plant, killing thousands immediately and
creating a panic as tens of thousands of
others attempted to flee Bhopal.
• The final death toll was estimated to be
between 15,000 and 20,000.
Case Study: The Chernobyl
Disaster (Nuclear)
• Several explosions triggered a large
fireball and blew off the reactor’s heavy
steel and concrete lid.
• Millions of acres of forest and farmland
were contaminated, and although many
thousands of people were evacuated,
hundreds of thousands remained in
contaminated areas.
• In addition, in subsequent years, many
livestock were born deformed, and among
humans, several thousand radiationinduced illnesses and cancer deaths were
expected in the long term.
• Approximately 1 million people have died
because of this disaster.
Case Studies:
You must be familiar with case studies you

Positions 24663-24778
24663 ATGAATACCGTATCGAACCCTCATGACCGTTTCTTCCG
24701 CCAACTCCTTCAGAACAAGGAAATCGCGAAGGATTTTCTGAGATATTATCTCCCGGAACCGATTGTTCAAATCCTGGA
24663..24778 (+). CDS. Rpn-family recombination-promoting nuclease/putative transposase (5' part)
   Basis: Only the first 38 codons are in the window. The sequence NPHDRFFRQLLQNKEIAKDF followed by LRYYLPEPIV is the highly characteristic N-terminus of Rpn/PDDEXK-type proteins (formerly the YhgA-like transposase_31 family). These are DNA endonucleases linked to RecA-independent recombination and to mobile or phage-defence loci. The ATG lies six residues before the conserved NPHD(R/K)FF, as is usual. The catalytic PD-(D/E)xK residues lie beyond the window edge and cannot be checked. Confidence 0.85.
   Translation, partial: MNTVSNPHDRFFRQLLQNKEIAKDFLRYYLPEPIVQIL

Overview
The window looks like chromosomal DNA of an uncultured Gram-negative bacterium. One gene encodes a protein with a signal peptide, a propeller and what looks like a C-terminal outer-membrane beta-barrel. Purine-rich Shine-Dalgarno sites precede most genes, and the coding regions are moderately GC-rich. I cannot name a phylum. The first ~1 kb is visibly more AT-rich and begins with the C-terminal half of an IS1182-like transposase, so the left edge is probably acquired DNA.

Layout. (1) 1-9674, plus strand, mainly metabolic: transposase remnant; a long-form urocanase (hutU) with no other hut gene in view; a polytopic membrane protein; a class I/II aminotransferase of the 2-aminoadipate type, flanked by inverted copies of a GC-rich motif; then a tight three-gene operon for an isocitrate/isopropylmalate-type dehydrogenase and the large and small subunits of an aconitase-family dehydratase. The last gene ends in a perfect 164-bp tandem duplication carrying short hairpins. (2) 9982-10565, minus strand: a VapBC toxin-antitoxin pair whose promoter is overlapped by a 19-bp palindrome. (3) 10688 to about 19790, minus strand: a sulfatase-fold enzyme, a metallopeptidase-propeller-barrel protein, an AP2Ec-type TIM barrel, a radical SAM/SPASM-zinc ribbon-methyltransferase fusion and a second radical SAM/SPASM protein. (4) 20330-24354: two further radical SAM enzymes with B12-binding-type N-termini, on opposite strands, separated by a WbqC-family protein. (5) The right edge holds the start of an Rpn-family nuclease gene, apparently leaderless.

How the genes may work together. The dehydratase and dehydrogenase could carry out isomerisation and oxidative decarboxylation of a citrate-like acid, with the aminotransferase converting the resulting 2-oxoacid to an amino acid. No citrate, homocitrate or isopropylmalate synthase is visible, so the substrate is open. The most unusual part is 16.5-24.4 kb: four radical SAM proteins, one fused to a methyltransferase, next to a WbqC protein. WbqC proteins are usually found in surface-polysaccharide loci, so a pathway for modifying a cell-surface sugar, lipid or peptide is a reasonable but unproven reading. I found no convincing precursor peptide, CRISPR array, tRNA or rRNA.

can discuss and refer to when answering
questions. You need to be familiar with
Influencers in the
Environmental Movement
Environmental Value
• There is a spectrum of EVSs, from
ecocentric through anthropocentric to
technocentric value systems.
Spectrum of
EVSs, from
to technocentric
value systems
• An ecocentric viewpoint integrates social, spiritual, and environmental
dimensions into a holistic ideal. It puts ecology and nature as central to
humanity and emphasizes a less materialistic approach to life with greater
self-sufficiency in societies. An ecocentric viewpoint prioritizes bio rights,
emphasizes the importance of education, and encourages self-restraint in